Money & Banking

G-Sec prices surge on short-covering

Our Bureau | Updated on: Apr 25, 2022
Bonds the word on wooden cubes, cubes stand on a reflective surface, in the background is a business diagram. Business and finance concept

Bonds the word on wooden cubes, cubes stand on a reflective surface, in the background is a business diagram. Business and finance concept | Photo Credit: Dzmitry Skazau

Rupee depreciates as dollar index gains strength

Mumbai, April 25

Government security (G-Sec) prices surged on Wednesday, buoyed by short-covering, a thaw in crude oil prices and cash-rich corporates reportedly investing in these papers.

Price of the 10-year benchmark G-Sec/GS (coupon rate: 6.54 per cent) jumped 84 paise to close at ₹96.4925 (previous close: ₹95.6525).

Yield of this paper dropped about 12 basis points to close at 7.0422 per cent (7.1662 per cent). This is the biggest decline since September 2020.

Trading volume in the benchmark paper soared to ₹24,120 crore against the average daily trading volume of ₹3,000-4,000 crore.

Bond prices and yields are inversely co-related and move in opposite directions. One basis point is equivalent to 0.01 per cent.

“The undertone of the minutes of the monetary policy committee was neutral. The market thought it might be hawkish. Also, crude oil has declined on expectations of lower demand from China due to new Covid cases.

“This rally might not sustain. Every week there is an auction (of G-Secs aggregating ₹32,000-33,000 crore), so levels will correct,” said Marzban Irani, CIO-Fixed Income, LIC Mutual Fund.

Price of the 13-year GS (coupon rate: 6.67 per cent) soared about 88 paise to close at ₹95.02 (94.1375). Yield of this paper dropped about 11 basis points to close at 7.2497 per cent (7.3568 per cent).

“While the absolute near term sentiments may continue to remain positive, we expect the heavy supply burden, absence of explicit RBI support and aggressive Fed policy tightness to keep the bond markets jittery.

“We expect the benchmark 10-year yield (6.54 per cent GS 2032) to trade in the 6.90-7.15 per cent range in the near term. Crude oil prices will be key to watch out for,” said Upasna Bhardwaj, Principal Economist, and Anuragh Balajee, Economist, Kotak Mahindra Bank, in a report.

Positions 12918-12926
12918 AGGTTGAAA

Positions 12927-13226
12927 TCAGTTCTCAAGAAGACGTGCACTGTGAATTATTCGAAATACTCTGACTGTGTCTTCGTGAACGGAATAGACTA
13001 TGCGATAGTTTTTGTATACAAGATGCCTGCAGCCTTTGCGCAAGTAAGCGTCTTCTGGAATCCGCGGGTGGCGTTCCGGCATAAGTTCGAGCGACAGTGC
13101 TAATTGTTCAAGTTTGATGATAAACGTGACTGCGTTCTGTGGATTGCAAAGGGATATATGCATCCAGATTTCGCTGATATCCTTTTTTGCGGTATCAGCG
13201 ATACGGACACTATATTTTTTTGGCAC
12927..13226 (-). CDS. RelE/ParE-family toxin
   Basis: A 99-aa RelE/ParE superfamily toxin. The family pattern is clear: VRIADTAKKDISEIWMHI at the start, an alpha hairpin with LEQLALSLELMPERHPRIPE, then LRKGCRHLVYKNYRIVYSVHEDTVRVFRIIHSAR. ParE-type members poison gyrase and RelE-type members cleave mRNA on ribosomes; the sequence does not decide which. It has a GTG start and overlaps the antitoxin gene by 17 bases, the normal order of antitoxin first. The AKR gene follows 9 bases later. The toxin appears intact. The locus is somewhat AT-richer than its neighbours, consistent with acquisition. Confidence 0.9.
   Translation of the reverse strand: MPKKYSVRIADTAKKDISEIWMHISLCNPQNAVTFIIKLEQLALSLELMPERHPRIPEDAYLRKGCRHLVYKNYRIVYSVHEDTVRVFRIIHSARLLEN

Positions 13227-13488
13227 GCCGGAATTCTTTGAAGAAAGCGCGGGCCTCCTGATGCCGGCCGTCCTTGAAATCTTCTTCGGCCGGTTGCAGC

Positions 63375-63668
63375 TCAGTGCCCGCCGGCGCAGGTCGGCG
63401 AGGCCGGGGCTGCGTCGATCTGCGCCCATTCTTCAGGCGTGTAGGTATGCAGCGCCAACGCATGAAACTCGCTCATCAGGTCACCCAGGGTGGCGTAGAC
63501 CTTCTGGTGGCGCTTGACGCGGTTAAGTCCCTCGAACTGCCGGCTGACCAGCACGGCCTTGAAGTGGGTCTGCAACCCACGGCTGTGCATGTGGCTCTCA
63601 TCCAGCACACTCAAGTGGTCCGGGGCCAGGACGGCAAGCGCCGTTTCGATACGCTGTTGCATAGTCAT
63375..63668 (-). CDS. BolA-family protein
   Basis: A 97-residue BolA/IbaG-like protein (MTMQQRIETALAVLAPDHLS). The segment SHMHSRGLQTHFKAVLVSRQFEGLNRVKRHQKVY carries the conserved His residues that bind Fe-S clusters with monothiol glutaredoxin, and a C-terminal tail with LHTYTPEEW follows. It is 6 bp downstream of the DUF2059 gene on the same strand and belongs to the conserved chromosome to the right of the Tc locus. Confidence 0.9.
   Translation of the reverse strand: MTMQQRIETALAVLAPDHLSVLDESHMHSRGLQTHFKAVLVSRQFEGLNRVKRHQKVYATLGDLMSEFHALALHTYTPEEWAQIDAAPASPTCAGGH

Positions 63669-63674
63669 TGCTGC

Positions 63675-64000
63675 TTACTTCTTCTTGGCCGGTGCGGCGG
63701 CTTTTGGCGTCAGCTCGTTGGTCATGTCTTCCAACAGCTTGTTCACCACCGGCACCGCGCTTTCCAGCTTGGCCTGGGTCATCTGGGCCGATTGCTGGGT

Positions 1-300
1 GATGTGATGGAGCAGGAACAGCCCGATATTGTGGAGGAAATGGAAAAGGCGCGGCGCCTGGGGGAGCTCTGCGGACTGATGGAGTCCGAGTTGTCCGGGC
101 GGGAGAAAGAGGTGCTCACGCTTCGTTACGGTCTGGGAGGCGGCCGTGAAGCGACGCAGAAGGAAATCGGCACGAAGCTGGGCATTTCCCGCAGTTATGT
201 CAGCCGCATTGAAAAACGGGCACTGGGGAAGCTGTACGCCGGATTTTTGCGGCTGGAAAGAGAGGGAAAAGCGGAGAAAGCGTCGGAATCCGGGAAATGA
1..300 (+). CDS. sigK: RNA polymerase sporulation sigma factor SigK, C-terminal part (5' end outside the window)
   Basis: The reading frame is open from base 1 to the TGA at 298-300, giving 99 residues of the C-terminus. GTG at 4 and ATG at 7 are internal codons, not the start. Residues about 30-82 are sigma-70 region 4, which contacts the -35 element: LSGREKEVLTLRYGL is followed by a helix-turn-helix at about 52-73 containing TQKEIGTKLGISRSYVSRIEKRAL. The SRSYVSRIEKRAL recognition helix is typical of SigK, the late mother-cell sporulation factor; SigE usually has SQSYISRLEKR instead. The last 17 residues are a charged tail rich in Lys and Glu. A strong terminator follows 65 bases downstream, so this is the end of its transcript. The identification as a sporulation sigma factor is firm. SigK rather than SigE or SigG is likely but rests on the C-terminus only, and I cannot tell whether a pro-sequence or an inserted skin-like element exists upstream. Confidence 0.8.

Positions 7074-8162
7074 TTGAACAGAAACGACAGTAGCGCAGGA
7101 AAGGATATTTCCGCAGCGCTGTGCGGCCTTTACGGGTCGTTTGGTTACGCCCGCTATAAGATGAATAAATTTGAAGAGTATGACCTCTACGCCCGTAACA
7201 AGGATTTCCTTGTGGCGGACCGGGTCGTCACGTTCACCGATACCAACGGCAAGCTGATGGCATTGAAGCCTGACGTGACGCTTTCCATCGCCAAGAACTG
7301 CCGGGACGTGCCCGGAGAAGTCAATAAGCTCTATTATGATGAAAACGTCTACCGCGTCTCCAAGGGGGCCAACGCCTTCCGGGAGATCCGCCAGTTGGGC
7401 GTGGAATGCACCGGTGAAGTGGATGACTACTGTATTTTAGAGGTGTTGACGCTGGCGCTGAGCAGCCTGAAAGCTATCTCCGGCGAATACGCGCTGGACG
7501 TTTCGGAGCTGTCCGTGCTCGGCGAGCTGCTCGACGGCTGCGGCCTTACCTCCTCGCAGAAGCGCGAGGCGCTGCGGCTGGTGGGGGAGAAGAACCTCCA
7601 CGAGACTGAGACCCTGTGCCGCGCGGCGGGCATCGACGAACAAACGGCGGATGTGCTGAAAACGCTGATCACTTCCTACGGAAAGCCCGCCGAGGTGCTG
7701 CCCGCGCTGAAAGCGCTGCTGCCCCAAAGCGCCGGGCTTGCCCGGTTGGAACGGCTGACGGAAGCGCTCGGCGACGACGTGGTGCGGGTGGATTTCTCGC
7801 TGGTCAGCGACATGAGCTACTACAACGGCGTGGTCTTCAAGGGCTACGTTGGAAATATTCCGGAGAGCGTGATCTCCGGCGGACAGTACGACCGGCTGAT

Rupee falls

Meanwhile, the Rupee depreciated on Monday in the backdrop of the dollar index gaining strength due to US Fed Chairman Jerome Powell’s comment that 50 basis points rate hike will be on the table for the May meeting.

The rupee closed at 76.69 per dollar, down 21 paise over the previous close of 76.48.

IFA Global, in a report, said: “The dollar index surged as market sentiment is fragile as rising inflation will lead to a faster hike interest rate rises.

“Also, FII outflows, China’s covid lockdowns, and a likely EU embargo on the Russian oil imports dented the investors’ sentiment rushing toward a safe haven dollar.”

Equity market

In the equity market, bears kept a grip with the benchmark indices closing over one per cent lower on Monday.

The market witnessed a gap down opening amid weak global cues. The indices extended losses through the day, witnessing broad-based selling. 

The BSE Sensex closed at 56,579.89, down 617.26 points or 1.08 per cent. It recorded an intraday high of 56,875.65 and a low of 56,356.87. The Nifty 50 closed at 16,953.95, down 218 points or 1.27 per cent. It recorded an intraday high of 17,054.30 and a low of 16,888.70.

Vinod Nair, Head of Research at Geojit Financial Services said, “Global markets were painted red due to below-par earnings results, adding fresh concerns to elevated inflation, oil prices, war uncertainties and supply issues. Oil prices tumbled on fears of waning demand due to a prolonged Covid lockdown in China. Continued FII selling in India along with other global uncertainties favoured a bear trend in the short-term.”

Published on April 25, 2022
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